A great developer can come from anywhere


正所谓英雄不问出处. 这位作者(iOS/Mac Developer)在大会上遇见了Tumblr的CTO Marco. Marco当时演讲主题是关于MySQL scaling. 私下聊天的时候问了这位作者觉得Marco自己开发的Instapaper如何并且询问他自己是否应该参加WWDC, 这位作者也没有怎么放在心上就随便回答了两句. 结果Instapaper火了. 作者总结就是, 别小看那些现在看起来不起眼的开发者, 搞不好哪天他们就成功了. 一个好的开发者可能来自于任何地方.

I believe that’s equally true for developers. We often see someone go from nothing to a top app in the App Store. We often see someone start without an audience and then make friends on Twitter and blogs through the quality of their writing alone. And so we welcome new voices all the time if they’re respectful.

There’s been some debate about Overcast 2.0’s patronage model. Some of the discussion is healthy — how does a successful business model for one developer apply to other apps? — and some of the discussion is divisive. Instead of asking the right questions, it’s easy to jump straight to a conclusion with the dismissive statement: “that’s fine for Marco, but his approach would never work for other developers”.(一些"谁本来就很牛B, 所以他成功并不奇怪"的论调本身是非常有害的)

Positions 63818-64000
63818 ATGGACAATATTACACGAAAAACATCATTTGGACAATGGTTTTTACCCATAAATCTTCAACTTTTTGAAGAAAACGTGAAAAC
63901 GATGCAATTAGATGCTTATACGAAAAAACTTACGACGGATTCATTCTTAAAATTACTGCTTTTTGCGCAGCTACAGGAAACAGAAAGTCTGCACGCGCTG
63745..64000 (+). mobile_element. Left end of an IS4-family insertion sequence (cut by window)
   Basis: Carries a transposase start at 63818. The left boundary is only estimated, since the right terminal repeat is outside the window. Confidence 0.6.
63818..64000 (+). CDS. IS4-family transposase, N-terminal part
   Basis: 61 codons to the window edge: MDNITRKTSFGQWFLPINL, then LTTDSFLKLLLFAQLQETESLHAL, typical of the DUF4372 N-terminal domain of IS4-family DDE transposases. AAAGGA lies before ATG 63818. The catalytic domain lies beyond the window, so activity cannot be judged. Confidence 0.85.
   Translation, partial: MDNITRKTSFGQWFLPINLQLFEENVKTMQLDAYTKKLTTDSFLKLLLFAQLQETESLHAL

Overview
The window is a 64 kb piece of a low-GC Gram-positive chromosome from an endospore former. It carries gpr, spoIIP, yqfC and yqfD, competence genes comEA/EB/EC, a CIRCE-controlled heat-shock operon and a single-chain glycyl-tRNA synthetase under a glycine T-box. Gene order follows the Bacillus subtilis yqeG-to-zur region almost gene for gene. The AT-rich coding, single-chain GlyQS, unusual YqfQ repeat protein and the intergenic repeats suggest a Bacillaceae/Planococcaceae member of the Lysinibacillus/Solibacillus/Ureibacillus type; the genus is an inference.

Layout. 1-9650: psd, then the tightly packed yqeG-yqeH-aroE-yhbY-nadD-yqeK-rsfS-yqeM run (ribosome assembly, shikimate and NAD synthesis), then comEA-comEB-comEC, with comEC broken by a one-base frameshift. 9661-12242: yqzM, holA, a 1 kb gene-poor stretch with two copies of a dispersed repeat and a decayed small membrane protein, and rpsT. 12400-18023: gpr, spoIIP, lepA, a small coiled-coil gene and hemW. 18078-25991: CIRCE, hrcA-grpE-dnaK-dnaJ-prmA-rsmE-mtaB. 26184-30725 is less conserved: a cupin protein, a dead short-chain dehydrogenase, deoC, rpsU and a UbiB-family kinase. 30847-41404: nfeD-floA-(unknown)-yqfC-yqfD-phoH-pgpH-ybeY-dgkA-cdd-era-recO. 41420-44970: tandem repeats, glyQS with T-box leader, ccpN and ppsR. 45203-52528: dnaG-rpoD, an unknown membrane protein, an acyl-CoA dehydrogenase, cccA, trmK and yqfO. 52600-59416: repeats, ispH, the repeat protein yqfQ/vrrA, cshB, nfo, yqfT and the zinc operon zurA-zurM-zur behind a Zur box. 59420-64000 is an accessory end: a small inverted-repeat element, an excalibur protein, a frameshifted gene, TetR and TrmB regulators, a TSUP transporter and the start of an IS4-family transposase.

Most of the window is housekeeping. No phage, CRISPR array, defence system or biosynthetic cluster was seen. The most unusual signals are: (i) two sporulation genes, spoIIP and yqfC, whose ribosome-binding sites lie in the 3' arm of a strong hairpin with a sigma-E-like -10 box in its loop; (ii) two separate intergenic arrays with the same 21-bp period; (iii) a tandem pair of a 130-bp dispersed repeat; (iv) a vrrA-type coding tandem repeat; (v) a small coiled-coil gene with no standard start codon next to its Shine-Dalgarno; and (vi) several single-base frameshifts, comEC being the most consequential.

The “that’s fine for Marco” attitude is poison for our community because it takes the opposite approach as that Ratatouille quote above. It implies that some developers have such an advantage that the rest of us shouldn’t even bother, because it’s not a level playing field. It’s true that some developers today have an advantage, whether through good timing or just a long history of shipping apps, but the lesson isn’t to give up; it’s to instead learn from it, and look at our own strengths. What small head start do we have that could grow into a great success tomorrow, too? (我们不应该简单地将成功归为先发优势或者是已有优势, 相反应该从中深入发掘和学习他们成功的真正原因)